The Sabiha Gökçen Airport in İstanbul was also rescued from death during the AK Party's term. It was constructed in 1995 by the Mesut Yılmaz government but had become trouble for the former prime minister. There were dozens of investigation commissioned against Yılmaz in Parliament and although billions of dollars were spent for construction not a single aircraft had landed at the airport for years. During all this time, the state was employing 1,200 people, paying their salaries for nothing. But precautions taken by the AK Party government rendered the airport active, resulting in a productive terminal for cheap domestic and international flights. As a result, Sabiha Gökçen was leased to Limak Corp., which submitted the highest bid with roughly $4 billion for 20 years.

Another undertaking, the İstanbul-Ankara fast train project, was launched in 1975. Since then, 22 consecutive governments allocated money for it every year but none could succeed in completeing it. In almost 30 years, a total amount of YTL 615 million had been spent on the project but not even a nail was driven. The AK Party government pushed the button in 2003 to complete the project and by last year, the Eskişehir-Ankara line was completed. If the current allocation continues, by mid-2008, people will be able to travel from İstanbul to Ankara in just three-and-a-half hours by train.

Tiny roads unfinished for 40 years

* The construction of a road to Mt. Nemrut was kicked off by the Suat Hayri Ürgüplü government in 1967. The road would not be more than 40 kilometers, but 30 governments let it remain unfinished.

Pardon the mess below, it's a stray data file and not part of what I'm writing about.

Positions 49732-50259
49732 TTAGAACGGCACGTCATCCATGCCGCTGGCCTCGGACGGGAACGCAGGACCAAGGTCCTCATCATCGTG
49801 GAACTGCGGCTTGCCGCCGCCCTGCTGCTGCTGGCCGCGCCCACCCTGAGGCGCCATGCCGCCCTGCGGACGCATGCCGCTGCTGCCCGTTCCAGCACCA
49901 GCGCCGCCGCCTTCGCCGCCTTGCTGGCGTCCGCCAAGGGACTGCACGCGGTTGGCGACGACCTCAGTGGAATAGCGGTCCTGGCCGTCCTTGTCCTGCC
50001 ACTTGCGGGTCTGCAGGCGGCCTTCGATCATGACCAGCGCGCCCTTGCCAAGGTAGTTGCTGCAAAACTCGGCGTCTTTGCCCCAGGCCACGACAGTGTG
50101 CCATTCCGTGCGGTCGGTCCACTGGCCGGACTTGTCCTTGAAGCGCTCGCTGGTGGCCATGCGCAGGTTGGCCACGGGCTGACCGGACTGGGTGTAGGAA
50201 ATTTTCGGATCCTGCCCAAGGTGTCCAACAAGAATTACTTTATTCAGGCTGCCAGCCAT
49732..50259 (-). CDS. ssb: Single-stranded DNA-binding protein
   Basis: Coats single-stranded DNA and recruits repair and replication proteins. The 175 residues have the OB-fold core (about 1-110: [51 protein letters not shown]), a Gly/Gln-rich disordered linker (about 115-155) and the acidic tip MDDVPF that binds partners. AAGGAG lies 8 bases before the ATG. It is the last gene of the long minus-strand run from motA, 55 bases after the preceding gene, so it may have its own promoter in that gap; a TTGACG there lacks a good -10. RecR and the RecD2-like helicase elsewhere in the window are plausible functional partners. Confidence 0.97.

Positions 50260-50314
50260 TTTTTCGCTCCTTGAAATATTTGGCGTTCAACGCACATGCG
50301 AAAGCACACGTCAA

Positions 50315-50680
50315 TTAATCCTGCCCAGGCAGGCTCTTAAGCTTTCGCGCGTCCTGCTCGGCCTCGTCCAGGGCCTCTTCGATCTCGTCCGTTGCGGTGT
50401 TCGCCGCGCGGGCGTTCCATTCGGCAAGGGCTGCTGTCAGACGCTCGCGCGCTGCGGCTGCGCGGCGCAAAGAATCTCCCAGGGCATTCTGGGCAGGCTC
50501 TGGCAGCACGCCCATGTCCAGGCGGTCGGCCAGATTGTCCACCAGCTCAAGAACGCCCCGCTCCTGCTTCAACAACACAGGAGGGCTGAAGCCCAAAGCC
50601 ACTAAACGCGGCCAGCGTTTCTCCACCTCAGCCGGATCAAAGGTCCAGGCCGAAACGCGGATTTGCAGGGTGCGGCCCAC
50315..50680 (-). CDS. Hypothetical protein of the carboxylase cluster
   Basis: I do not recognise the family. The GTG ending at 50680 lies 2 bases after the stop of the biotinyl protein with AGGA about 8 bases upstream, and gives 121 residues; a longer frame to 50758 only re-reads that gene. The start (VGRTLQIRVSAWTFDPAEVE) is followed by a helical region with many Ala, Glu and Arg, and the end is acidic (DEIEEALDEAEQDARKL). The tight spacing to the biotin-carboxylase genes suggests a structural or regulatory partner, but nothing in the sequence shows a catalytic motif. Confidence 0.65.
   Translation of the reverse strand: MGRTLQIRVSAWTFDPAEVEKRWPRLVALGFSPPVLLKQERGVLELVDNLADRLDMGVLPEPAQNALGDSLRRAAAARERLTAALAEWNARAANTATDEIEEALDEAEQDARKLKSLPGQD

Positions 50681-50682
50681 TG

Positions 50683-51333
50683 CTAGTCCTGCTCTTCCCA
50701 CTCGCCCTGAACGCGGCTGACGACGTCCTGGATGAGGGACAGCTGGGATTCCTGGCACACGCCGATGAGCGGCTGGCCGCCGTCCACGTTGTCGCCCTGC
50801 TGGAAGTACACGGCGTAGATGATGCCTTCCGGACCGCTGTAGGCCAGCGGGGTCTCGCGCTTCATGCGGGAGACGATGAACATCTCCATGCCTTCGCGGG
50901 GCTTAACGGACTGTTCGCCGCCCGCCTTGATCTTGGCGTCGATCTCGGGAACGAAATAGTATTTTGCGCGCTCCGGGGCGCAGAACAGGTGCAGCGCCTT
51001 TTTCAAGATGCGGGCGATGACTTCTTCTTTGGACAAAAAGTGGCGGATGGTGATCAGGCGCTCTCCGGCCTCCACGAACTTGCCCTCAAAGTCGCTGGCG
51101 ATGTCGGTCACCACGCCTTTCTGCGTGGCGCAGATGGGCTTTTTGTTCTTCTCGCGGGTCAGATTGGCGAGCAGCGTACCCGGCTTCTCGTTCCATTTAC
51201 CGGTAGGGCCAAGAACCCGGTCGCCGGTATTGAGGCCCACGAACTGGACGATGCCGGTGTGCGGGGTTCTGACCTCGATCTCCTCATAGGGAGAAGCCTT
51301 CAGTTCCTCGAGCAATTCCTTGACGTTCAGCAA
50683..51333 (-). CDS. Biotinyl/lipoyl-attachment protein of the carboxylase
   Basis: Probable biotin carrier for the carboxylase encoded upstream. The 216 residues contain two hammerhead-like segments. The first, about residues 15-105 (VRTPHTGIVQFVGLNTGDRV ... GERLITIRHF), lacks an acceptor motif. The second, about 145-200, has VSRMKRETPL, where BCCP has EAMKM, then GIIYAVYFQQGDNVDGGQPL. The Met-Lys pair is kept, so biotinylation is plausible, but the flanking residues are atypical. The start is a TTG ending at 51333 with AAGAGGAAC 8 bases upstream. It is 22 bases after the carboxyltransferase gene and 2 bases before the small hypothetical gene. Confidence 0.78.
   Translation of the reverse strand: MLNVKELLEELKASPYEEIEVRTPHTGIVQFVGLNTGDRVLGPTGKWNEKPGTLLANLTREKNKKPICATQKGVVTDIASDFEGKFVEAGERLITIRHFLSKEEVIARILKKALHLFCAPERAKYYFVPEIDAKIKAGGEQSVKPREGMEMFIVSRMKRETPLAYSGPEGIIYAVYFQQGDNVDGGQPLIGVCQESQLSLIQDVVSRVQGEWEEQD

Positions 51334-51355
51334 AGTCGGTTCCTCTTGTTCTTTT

* The Manisa-Akhisar Cigarette factory was left unfinished for 31 years after construction for its building began. But because of the quotas brought to the production of tobacco, the building of the factory became no more feasible, and the AK Party government removed it from its project list.

* The İzmit-Haramidere oil pipeline was in the investment allocation programs for 22 years. Turkey used an $8.5 million loan from the Islamic Development Bank for the project but failed to channel it for the construction of the pipeline. The pipeline project was still idle yet the state had to pay a large sum of interest to the Islamic Development Bank.

* When the Doğubayazıt Cultural Center building in Ağrı, a city in eastern Anatolia, started in 1977, during Süleyman Demirel's term, the projected cost was only YTL 1 million. Turkey has spent more than YTL 301 million since then, but unfortunately, the building is still uncompleted.

[GAP]

'Century's biggest project' moribund


The Southeastern Anatolia Project (GAP) has been called the largest and most significant project that modern Turkey has ever started. It was first kicked off in 1960s, during Süleyman Demirel's Justice Party (AP) government, and the projected deadline was 2010. But this grand project, which is estimated to have a total cost of $130 billion, is far behind schedule because of insufficient funding. Despite major parts of the project being completed, specifically energy generation, the irrigation sections seem impossible to be finished in a reasonable time. Even though Turkey has spared nearly all of its current investment allocations for the completion of GAP, the project will finish by 2080 under the best of conditions.


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Last Mod: 31 Temmuz 2007, 15:29